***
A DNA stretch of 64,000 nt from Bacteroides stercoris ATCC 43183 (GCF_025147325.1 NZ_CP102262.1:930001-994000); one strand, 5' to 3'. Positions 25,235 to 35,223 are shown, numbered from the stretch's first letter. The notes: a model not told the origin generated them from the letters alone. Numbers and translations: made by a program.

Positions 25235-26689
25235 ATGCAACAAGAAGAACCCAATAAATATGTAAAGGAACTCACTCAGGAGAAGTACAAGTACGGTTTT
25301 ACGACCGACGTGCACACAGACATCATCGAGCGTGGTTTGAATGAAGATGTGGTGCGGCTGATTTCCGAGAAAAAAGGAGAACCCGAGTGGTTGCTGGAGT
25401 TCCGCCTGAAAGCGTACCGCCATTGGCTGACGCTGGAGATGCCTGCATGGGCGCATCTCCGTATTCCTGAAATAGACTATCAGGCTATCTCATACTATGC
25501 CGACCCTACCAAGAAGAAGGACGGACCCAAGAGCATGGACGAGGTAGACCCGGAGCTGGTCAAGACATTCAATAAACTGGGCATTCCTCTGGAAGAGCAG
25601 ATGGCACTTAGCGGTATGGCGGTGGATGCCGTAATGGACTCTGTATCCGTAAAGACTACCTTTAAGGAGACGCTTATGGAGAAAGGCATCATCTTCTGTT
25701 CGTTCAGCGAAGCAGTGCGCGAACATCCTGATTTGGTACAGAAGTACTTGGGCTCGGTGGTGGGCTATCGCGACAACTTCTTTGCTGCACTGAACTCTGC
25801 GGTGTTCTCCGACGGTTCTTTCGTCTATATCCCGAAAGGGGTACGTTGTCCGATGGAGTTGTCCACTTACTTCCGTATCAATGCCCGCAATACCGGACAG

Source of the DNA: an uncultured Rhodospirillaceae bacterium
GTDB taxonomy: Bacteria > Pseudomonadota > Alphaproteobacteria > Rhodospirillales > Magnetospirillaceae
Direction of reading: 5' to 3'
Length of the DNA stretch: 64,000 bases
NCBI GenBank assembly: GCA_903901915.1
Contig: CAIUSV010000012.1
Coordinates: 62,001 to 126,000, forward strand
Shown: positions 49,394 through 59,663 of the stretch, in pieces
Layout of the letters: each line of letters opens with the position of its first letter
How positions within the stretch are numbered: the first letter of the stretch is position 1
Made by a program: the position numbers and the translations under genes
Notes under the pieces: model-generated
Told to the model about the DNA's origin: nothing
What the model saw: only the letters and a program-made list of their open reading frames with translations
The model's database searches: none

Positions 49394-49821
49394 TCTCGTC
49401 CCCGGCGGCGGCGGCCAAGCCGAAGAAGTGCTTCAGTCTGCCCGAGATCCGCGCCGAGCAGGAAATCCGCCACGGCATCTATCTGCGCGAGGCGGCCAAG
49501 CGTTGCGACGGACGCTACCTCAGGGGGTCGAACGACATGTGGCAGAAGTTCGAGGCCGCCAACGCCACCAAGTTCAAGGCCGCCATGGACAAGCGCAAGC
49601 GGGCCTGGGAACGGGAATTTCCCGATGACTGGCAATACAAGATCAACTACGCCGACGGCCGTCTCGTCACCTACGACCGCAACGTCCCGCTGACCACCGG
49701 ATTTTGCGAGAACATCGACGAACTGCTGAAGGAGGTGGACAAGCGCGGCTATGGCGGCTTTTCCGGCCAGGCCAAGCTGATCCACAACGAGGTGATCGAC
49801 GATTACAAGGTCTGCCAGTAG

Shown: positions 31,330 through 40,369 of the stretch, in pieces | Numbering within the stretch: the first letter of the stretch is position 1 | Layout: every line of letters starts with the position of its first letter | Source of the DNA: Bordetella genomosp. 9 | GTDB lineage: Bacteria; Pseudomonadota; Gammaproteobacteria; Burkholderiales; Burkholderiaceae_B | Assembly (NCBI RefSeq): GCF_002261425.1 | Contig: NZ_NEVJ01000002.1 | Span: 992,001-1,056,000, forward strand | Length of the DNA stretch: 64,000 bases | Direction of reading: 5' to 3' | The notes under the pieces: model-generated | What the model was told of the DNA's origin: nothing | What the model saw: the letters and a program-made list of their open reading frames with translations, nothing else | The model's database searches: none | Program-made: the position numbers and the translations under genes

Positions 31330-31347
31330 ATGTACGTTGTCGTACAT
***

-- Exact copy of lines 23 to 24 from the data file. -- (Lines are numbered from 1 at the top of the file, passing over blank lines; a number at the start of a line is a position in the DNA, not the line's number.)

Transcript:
What the model saw: only the letters and a program-made list of their open reading frames with translations
The model's database searches: none